Discovery of the first substance capable of controlling citrus greening disease or Huanglongbing was recently announced by UC Riverside.
According to UC Riverside, a naturally occurring molecule found in Australian finger limes, an antimicrobial peptide, is more effective in treating the disease than the antibiotics currently in use in Florida.
UCR geneticist Dr. Hailing Jin said that, unlike the antibiotic sprays, this peptide is stable even in high temperatures. Florida citrus growers have been using antibiotic sprays in an attempt to save their trees from the CLas bacterium that causes citrus greening.
Dr. Jin isolated the genes from the finger lime that contribute to the bacterial immunity. One of the genes produces the peptide which was tested over a two-year time span. She said the peptide is applied to the trees a few times per year to control citrus greening. The material can be applied by injection or foliar spray and it moves systemically through plants and remains stable, making the effect of the treatment stronger.
The California citrus industry has been focused on suppression of the Asian citrus psyllid, a vector of citrus greening, as the infection has not been found in commercial citrus production in the San Joaquin Valley.
Some of Dr. Jin’s research was funded in 2018-19 by the Citrus Research Board. The study was conducted within the UC Davis Contained Research Facility on year-old Madam Vinous, Washington Navel and Lisbon lemon plants that were treated through either foliar sprays or pneumatic injections.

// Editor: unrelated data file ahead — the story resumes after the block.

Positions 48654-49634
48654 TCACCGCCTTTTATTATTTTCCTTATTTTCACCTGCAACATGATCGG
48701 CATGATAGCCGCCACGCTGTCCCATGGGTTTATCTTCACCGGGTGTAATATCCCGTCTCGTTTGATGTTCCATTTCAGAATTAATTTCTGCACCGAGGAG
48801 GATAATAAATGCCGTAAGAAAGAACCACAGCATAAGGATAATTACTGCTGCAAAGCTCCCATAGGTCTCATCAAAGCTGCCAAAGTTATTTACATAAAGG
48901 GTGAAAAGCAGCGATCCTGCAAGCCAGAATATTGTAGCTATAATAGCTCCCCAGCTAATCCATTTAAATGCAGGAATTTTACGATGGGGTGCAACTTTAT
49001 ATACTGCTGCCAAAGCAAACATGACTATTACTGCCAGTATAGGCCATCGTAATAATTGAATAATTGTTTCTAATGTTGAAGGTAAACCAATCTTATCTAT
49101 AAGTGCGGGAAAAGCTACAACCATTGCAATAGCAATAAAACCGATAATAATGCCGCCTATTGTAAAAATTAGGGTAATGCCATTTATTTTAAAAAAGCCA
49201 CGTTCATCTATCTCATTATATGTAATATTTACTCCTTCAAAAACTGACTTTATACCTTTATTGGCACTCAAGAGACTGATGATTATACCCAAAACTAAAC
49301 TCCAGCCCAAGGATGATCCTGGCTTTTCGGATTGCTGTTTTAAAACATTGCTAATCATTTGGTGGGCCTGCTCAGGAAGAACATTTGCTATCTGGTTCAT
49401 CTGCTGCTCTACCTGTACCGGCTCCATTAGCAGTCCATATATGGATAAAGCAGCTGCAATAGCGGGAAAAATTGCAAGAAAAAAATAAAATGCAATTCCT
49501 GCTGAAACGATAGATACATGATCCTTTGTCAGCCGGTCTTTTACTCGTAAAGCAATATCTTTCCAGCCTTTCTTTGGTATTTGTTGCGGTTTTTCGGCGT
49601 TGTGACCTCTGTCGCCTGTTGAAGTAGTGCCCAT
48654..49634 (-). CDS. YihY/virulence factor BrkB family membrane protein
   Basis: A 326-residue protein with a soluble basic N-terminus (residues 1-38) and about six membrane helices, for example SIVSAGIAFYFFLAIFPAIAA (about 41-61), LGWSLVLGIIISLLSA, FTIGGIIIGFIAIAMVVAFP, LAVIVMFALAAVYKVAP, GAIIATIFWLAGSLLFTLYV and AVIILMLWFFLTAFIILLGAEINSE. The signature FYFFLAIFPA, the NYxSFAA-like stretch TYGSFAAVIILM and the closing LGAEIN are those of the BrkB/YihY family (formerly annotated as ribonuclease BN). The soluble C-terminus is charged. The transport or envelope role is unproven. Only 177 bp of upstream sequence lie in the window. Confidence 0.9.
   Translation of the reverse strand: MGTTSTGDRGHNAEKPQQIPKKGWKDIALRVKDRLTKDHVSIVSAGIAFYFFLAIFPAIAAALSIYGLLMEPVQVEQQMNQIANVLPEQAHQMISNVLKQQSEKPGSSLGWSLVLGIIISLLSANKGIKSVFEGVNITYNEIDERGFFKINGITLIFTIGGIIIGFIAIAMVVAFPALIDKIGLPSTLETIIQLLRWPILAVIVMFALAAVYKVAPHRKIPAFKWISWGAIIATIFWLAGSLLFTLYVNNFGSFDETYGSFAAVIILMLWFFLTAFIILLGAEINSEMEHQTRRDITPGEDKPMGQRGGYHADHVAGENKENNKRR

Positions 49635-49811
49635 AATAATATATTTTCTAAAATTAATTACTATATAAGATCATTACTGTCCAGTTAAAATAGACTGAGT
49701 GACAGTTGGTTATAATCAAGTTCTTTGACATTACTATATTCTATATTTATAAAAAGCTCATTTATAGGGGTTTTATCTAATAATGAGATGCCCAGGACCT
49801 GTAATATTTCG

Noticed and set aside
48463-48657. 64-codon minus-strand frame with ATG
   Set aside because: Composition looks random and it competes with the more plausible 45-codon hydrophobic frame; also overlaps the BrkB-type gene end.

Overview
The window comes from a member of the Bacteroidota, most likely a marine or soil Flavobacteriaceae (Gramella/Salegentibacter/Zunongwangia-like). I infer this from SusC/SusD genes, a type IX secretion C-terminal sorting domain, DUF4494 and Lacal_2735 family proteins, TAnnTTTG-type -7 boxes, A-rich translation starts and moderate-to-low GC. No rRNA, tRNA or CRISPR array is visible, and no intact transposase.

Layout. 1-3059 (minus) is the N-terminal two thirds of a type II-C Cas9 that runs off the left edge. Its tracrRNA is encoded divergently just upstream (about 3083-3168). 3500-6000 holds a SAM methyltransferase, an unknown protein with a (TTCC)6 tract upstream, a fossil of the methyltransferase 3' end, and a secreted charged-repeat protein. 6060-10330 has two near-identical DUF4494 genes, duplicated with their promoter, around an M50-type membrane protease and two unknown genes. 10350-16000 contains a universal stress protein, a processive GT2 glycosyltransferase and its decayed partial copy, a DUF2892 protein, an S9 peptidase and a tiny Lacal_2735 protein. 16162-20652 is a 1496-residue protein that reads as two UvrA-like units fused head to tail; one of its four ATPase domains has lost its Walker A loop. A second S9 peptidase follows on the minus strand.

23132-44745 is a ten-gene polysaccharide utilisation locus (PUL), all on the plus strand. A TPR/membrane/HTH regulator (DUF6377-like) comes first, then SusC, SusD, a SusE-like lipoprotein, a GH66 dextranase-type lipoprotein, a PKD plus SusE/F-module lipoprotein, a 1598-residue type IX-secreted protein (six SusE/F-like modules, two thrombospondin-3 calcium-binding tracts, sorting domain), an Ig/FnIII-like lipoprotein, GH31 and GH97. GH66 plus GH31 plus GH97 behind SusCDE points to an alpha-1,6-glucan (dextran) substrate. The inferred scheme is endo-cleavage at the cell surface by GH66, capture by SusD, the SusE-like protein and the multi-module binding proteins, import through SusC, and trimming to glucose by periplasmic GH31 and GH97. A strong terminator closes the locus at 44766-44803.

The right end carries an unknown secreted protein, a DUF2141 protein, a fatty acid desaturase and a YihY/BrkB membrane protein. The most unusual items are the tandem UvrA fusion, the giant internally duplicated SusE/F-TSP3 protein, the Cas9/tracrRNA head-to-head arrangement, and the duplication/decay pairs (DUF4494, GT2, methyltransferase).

CRB’s initial $100,000 investment in this research was supplemented by a nearly $4 million grant from the USDA National Institute of Food and Agriculture. USDA-NIFA funding for this phase went into effect in February of last year and is scheduled to continue through January 2023.
The long-term effectiveness of this treatment has not been confirmed or published in a scientific journal and the project is still in its early stages. Dr. Jin’s promising findings have resulted in a commercial licensing agreement between UCR and Invaio Sciences. In this case, more work still needs to be done to confirm the robustness and viability of this treatment. Additional greenhouse trials are being initiated by Dr. Jin and her team at the citrus-specific Bio-Safety Level-3 Laboratory in Riverside, California. It also is expected that field trials will be conducted to show the effectiveness of the treatment under commercial grove conditions.
The need for a citrus greening disease cure is a global problem, but hits especially close to home as California produces 80 percent of all fresh citrus in the United States, said Brian Suh, director of technology commercialization in UCR’s Office of Technology Partnerships, which helps bring university technology to market for the benefit of society through licenses, partnerships, and startup companies.
“This license to Invaio opens up the opportunity for a product to get to market faster,” Suh said. “Cutting edge research from UCR, like the peptide identified by Dr. Jin, has a tremendous amount of commercial potential and can transform the trajectory of real-world problems with these innovative solutions.”